When it comes to modern branding and inviting audience action, an impressive content arsenal is non-negotiable. The qualified franchise candidate of today, just like the contemporary consumer, knows to research before they buy and has the myriad tools—from social media to traditional media to review aggregators—to do so effectively. So how do franchise brands stand out from the competition, and what best practices can they offer to branding teams across industries?
Mainland spoke to Paul Pickett, Chief Development Officer of birding retail franchise Wild Birds Unlimited; Brenda Febbo, Chief Marketing Officer for early education and childcare franchise Lightbridge Academy; and Eric Martin, Vice President of Franchise Development for lawn care franchise Lawn Doctor. Together, they offered these five tips for brands to optimize their content arsenal.
Target Content to Audience
While targeting content to audience is critical for franchisors—who must speak to both consumers and prospective franchise candidates, often in meaningfully different ways—the need for targeted content applies to all brands. Targeted content not only improves a brand’s chance of reaching the right audience, it also provides value to that audience and keeps the brand top-of-mind.
“It’s all about building awareness,” Febbo said. “It’s not just about promoting your business anymore; it’s about being the most relevant voice for your audience and helping your consumer solve problems and find support.”
Febbo explained that Lightbridge Academy’s strategy for reaching both the consumer and candidate pools is data-driven and optimized for SEO.
“We tap every data source we can, from demographic and psychological info, to surveys from parents, to data from external sources that chart buying patterns,” Febbo said. “Let’s say someone’s purchasing habits include a lot of diapers and formula; that’s probably a parent of a young child who would benefit from early education and childcare services.”
Febbo said that identifying a prospective consumer (or franchisee) given the data is just one part of the puzzle; audience members in both categories also have to be able to easily find the brand when they complete the research, or due diligence, that characterizes both modern consumers and modern franchise candidates.
“You need to be immediately available to your target audience,” Febbo said. “That means optimizing your content for search engines, and it means creating not just what you want to write about, but what those searching your brand want to read. Having that data-driven knowledge upfront before creating content is extremely important.”
Quality Is More Important Than Quantity
In order to most effectively cultivate a strategic understanding to guide the targeting of a brand’s content, both Febbo and Pickett emphasized the importance of “the deep dive.”
“When we’re considering where to build a new Wild Birds Unlimited location and doing our real estate research, we look closely at the local community demographics and the site demographics,” Pickett said. “We do a deep dive to make sure there is plentiful bird activity and interest in the area. It’s not just about population density or purchasing power. A classic market that has those two factors but insufficient bird activity is Las Vegas—and if you only looked for the first two, you wouldn’t be setting up a prospective franchisee for success.”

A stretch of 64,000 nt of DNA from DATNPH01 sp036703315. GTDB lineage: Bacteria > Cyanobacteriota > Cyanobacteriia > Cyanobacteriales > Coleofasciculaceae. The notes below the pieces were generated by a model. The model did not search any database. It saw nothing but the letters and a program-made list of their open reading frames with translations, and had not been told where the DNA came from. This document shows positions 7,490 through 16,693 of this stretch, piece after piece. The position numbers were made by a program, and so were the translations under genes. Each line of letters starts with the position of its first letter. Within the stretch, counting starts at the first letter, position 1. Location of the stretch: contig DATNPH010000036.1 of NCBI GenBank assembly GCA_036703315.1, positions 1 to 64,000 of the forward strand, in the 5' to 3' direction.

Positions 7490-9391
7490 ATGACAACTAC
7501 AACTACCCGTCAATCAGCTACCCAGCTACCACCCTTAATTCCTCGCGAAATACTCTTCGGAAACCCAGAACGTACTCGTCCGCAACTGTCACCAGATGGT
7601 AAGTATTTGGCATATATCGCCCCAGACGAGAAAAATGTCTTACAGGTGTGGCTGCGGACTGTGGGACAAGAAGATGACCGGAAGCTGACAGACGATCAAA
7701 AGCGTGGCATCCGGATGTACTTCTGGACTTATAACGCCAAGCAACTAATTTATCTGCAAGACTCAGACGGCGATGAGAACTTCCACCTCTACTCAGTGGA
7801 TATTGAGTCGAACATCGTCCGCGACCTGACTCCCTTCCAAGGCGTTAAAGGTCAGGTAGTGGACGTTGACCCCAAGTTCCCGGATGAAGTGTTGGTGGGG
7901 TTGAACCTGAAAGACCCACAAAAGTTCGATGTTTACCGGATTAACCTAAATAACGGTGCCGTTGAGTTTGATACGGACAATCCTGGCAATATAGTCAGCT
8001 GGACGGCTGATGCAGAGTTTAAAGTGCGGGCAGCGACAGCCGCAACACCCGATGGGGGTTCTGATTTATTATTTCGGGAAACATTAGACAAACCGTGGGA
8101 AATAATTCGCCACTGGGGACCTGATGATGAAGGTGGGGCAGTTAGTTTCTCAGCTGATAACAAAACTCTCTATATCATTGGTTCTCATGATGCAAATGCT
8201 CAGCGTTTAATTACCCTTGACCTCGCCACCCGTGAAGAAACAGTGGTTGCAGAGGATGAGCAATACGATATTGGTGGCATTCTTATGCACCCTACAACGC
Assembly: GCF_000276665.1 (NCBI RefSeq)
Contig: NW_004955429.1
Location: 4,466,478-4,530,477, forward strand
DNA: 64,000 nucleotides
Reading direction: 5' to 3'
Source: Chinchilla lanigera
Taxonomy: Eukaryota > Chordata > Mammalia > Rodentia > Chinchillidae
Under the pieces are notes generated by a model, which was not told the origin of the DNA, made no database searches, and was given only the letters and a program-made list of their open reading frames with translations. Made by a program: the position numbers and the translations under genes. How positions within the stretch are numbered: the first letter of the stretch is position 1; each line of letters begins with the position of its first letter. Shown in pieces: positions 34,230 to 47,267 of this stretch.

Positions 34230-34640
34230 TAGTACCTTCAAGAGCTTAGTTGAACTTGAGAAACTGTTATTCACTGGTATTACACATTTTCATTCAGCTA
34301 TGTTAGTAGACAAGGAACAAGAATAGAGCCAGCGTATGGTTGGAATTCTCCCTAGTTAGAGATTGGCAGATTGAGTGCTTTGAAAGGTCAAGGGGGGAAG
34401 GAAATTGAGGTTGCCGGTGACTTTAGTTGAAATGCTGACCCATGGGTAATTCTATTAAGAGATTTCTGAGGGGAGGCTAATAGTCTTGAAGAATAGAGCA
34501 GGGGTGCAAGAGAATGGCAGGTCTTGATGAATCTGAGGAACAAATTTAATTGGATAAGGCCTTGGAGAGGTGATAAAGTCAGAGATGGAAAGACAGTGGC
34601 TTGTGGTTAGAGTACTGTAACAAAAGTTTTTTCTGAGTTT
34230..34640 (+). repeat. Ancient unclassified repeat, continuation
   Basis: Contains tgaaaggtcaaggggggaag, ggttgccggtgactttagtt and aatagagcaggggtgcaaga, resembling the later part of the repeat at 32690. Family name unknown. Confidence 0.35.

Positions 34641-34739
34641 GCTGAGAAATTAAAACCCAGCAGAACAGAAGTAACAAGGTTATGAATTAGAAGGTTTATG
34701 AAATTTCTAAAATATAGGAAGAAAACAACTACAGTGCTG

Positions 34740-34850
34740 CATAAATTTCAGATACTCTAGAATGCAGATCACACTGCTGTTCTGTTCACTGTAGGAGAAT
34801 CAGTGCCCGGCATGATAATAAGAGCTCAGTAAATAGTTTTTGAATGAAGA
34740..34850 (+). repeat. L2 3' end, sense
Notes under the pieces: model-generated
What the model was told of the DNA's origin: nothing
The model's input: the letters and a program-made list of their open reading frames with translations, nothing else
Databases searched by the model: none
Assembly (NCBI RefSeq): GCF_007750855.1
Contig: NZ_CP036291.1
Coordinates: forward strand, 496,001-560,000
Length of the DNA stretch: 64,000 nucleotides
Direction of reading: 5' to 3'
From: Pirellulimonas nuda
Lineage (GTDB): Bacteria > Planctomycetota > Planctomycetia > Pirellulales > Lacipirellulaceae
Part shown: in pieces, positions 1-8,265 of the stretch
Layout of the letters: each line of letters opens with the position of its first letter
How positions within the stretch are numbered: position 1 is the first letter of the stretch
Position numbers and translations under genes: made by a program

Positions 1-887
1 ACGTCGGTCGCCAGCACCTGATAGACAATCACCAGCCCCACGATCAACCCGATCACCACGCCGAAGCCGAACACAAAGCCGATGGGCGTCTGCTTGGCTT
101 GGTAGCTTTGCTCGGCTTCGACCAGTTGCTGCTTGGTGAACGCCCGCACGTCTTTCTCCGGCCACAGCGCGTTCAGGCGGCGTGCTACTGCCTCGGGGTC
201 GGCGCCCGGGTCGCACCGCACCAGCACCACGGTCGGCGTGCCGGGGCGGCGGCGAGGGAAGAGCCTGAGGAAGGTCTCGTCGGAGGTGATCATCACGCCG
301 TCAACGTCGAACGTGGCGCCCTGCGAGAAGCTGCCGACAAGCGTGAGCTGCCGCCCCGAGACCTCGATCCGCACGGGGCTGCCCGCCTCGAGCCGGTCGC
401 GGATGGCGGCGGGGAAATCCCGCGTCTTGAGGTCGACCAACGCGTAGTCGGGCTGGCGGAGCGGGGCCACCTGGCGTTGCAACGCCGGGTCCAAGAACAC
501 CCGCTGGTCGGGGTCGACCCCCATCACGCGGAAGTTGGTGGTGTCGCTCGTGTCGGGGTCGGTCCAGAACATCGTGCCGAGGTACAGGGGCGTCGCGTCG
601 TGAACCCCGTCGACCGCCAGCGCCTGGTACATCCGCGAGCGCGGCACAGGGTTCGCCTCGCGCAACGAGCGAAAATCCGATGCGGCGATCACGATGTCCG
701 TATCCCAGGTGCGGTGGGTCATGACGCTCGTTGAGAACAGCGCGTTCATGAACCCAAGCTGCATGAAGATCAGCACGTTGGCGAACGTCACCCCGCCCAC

Febbo echoed that need for brands to dive deep while developing their content strategy.
“It’s about narrowing our focus on who is our customer. We have to ask, ‘Who is that perfect prospective franchisee? Who is our target customer? Where do they live? What do they buy?’ It’s about narrowing our focus as much as possible and going deep, not just wide,” Febbo said.
And when it comes to leads, Febbo argued, “quality is more important than quantity.”
“Less sophisticated marketers will throw spaghetti at the wall to see what sticks. But you have to do more; you have to ask, ‘How does your brand generate customer personas, like demographic info, buying habits/anonymized credit card transactions?” said Febbo.
While the more traditional or cost-wary marketer might push back in favor of a purely volume-focused approach, Febbo said that having a long-term lens is key.
“With some sophistication, you can actually lower your marketing costs because, the cost per candidate is higher on an individual basis, but the candidates you get actually buy. You’re looking for buyers, not shoppers.”
Make Sure You Have an Integrated Content Marketing Strategy
Febbo doesn’t mince words when it comes to the importance of strategy.
“You need a content marketing strategy. If you’re piecemealing it, you’re gonna have inconsistency and confusion and you’ll be working against yourself,” Febbo said. “It needs to be an integrated approach and it’s not always easy to integrate, but PR and content marketing need to be intertwined. That’s really where our relationship with Mainland has benefitted us. Time and again, prospective franchisees have said, ‘I read an article that made a difference,’ and it’s sponsored content crafted to inform them about who our brand is.”
“When you look at your [franchise] sales funnel, you have to think about how your content marketing can offer value to candidates at different points on the funnel,” Pickett said. “We understand that it can take time to buy a Wild Birds Unlimited franchise, so we deploy content at all stages of the funnel. Maybe candidates who have investigated us as an opportunity in the past didn’t sign on because it wasn’t the right time then, but as our content reaches them across different channels now, they realize that now it is.”